16 August 2019 (IEEFA Australia): Contractors, employees and debtors seeking work with Adani Mining are taking a financial risk with reports of previous contractors being burnt and the listed Indian parent company – Adani Enterprises Ltd – still lacking the financial capacity to deliver on the project, concludes a new briefing note out today.
Written by the Institute for Energy Economics and Financial Analysis (IEEFA), the note Adani Carmichael Contractor Risks highlights the convoluted financing and legal arrangements set aside for the Australian and tax haven-based entities behind the Carmichael mine and rail project proposal, making it an uncertain financial bet for Australian contractors, employees and debtors.
It’s an uncertain financial bet for Australian contractors, employees and debtors
Tim Buckley, author of the note, says contractors would have first heard alarm bells when Adani announced it would have to self-fund the mine and rail proposal back in 2018.
“Savvy contractors would see this unusual step for what it was – an acknowledgement that not one single global financial nor corporate backer was willing to put dollars into this massively delayed, extremely high carbon emission proposal,” says Buckley.
“And it would have offered zero comfort to engineering firm AECOM, who was in a legal fight with Adani up until last month, over millions of dollars of work it completed on the Carmichael rail years ago before the project was downsized again.”
Not one single global financial nor corporate backer was willing to put dollars into this massively delayed proposal
IEEFA found the funding for the Carmichael mine and rail infrastructure project is now proposed to be coming from the Indian listed parent company Adani Enterprises Ltd (AEL).
“THE PROBLEM IS, ADANI ENTERPRISES DOESN’T CURRENTLY HAVE THE FINANCIAL CAPACITY TO DELIVER ON THE PROJECT, particularly in light of multiple, concurrent multi-billion-dollar expansions into new business areas back in India, including data centres, airports, domestic Indian coal and iron ore mining,” says Buckley.
“In IEEFA’s view, without a multi-billion-dollar equity and/or debt raising venture, or even more opaque related party transfers, Adani Enterprises does not have the financial capacity to self-fund its Carmichael thermal coal and rail proposal.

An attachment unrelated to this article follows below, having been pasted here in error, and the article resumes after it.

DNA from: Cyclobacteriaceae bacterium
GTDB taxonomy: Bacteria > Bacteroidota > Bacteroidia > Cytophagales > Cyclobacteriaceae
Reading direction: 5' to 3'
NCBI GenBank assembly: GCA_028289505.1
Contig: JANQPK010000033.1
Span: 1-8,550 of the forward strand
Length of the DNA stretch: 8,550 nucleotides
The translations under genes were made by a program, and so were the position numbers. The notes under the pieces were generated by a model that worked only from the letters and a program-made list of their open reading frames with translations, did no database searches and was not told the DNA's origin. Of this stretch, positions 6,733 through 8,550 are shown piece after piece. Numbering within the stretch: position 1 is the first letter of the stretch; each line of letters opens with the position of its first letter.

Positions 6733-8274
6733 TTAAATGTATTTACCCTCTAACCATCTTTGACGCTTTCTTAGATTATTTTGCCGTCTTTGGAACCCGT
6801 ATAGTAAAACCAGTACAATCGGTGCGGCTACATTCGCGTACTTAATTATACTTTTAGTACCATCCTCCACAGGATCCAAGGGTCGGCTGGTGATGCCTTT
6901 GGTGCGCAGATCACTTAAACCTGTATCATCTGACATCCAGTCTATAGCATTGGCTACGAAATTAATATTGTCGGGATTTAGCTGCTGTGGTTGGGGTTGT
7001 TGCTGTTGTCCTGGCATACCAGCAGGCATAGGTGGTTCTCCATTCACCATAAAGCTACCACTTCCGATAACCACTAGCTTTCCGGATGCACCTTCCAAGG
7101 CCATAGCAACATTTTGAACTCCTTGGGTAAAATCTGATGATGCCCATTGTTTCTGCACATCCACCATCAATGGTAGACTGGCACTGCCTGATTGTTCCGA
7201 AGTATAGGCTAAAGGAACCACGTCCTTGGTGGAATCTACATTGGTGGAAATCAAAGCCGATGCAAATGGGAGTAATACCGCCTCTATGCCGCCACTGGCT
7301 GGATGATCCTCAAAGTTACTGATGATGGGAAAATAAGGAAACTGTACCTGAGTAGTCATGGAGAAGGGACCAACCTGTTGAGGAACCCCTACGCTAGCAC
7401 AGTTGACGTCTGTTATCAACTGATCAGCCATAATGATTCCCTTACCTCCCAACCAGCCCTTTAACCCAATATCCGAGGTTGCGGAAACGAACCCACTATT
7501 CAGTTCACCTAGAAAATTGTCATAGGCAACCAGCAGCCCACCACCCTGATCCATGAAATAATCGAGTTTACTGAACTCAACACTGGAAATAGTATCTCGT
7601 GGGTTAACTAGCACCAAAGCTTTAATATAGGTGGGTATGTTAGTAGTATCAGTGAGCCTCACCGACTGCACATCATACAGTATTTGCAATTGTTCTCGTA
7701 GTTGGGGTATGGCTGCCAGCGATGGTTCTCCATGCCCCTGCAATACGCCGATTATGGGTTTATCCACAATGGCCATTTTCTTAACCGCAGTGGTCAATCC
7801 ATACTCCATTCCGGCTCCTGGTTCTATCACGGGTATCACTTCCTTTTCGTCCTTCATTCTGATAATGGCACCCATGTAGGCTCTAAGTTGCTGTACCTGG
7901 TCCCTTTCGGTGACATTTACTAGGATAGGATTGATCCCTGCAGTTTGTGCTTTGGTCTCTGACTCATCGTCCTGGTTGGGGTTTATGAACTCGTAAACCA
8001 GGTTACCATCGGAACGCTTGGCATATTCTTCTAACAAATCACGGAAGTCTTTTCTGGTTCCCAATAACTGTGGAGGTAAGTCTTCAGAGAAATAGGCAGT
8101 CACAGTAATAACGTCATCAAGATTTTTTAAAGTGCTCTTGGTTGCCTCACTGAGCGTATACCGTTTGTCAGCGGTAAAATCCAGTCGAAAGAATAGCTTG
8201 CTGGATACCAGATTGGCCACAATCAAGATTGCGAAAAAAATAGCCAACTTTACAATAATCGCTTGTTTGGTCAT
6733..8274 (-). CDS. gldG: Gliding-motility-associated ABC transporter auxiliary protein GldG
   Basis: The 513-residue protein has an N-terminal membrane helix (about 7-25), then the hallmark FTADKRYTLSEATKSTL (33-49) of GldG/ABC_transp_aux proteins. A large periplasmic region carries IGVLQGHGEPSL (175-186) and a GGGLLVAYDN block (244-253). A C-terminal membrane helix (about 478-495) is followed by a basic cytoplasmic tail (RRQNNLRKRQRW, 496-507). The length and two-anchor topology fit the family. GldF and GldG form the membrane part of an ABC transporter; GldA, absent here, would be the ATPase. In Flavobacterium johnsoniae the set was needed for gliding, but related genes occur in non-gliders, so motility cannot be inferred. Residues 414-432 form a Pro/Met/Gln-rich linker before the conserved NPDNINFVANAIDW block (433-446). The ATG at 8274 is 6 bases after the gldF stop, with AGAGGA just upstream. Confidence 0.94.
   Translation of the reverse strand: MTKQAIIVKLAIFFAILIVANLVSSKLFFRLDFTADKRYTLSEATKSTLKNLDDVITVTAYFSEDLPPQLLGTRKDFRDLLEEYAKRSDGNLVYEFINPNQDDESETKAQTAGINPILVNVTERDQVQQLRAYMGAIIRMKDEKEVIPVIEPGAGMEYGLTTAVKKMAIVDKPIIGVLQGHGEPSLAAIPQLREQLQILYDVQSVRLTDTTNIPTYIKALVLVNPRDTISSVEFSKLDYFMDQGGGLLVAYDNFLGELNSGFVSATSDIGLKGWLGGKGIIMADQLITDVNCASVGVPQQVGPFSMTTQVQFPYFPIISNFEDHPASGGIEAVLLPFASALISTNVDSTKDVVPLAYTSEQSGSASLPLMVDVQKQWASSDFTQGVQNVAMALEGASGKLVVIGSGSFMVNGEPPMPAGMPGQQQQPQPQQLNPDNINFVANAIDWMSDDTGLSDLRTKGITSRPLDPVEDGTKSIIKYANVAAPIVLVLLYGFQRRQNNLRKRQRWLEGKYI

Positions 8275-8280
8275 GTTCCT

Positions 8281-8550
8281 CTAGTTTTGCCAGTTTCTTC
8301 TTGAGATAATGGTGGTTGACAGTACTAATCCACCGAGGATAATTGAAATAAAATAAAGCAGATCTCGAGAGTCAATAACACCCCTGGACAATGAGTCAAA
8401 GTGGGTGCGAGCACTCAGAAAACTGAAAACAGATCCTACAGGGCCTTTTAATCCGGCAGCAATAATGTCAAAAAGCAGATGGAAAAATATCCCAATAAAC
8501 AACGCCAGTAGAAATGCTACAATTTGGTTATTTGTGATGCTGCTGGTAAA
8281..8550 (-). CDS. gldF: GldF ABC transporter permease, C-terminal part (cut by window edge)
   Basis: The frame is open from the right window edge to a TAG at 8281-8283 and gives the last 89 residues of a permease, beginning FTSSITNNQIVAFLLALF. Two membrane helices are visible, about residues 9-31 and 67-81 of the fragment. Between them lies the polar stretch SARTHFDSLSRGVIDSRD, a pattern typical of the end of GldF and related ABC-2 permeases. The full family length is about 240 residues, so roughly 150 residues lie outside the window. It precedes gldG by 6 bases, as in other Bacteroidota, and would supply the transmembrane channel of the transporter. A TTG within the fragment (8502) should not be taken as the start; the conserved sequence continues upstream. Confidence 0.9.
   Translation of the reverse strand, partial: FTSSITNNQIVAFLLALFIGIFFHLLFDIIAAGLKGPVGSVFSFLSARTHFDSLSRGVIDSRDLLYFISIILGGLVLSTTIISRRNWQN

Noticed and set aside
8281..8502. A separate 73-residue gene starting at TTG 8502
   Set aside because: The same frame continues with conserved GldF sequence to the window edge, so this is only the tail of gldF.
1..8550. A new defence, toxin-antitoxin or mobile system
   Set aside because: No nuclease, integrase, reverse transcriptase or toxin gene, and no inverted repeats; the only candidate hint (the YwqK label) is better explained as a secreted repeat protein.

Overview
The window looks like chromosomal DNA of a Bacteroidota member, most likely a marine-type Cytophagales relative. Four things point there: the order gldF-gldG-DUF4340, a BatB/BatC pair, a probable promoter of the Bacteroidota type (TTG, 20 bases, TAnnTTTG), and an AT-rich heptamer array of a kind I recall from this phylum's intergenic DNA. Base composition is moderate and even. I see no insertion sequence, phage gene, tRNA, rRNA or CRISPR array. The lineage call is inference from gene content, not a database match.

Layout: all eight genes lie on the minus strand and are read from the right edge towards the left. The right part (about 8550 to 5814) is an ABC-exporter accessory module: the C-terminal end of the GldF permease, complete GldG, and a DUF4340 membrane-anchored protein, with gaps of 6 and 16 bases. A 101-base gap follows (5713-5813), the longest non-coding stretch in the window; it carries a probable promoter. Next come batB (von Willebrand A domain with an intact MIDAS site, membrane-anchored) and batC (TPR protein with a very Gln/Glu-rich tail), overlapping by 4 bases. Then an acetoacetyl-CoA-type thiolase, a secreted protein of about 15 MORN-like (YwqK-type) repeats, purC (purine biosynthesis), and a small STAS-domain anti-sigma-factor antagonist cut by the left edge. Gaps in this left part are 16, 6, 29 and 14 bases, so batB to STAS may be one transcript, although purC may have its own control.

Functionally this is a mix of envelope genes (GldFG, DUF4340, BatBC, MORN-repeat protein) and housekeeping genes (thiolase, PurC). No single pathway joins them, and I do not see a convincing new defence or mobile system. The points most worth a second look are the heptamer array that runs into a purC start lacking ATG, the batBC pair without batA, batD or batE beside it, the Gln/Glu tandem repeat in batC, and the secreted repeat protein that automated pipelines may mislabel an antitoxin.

“This a serious red flag for contractors and persons seeking an ongoing arrangement with the entity.”
This is a serious red flag for contractors and persons seeking an ongoing arrangement with the entity
IEEFA found that Adani Mining Pty Ltd, responsible for the Carmichael coal mine, has negative tangible assets, zero income, billions of existing liabilities, and negative shareholder funds of A$507 million.
Adani Mining appears insolvent, were it not for a parent entity guarantee from Adani Enterprises in India, but IEEFA notes this is via tax-haven controlled entities based in Singapore and Mauritius.
“ADANI MINING IS ALREADY CARRYING $1.8 BILLION DOLLARS OF DEBT IN AUSTRALIA, and a parent entity is providing potentially a 12 month guarantee only, and even this is via tax havens,” says Buckley.
“With this in mind, contractors and people hoping to get work with Adani in Australia need to ascertain carefully their creditor position should any default occur in the future.”
Adani’s Carmichael thermal coal proposal is unviable and unbankable
The project’s commercial value is predicated on a view that the seaborne thermal coal market will remain robust for decades to come, a scenario entirely inconsistent with the International Energy Agency’s evaluation of the likely market outcome should the Paris Agreement be achieved.
“In IEEFA’s view, Adani’s Carmichael thermal coal proposal is unviable and unbankable on any normal commercial evaluation, absent massive government subsidy support in both India and Australia,” says Buckley.
“Adani’s suggestion it will self-fund this proposal is a clear acknowledgement of this.”
Media Contact: Kate Finlayson ([email protected]) +61 418 254 237
Author Contact: Tim Buckley ([email protected])
About IEEFA: The Institute for Energy Economics and Financial Analysis (IEEFA) conducts research and analyses on financial and economic issues related to energy and the environment. The Institute’s mission is to accelerate the transition to a diverse, sustainable and profitable energy economy.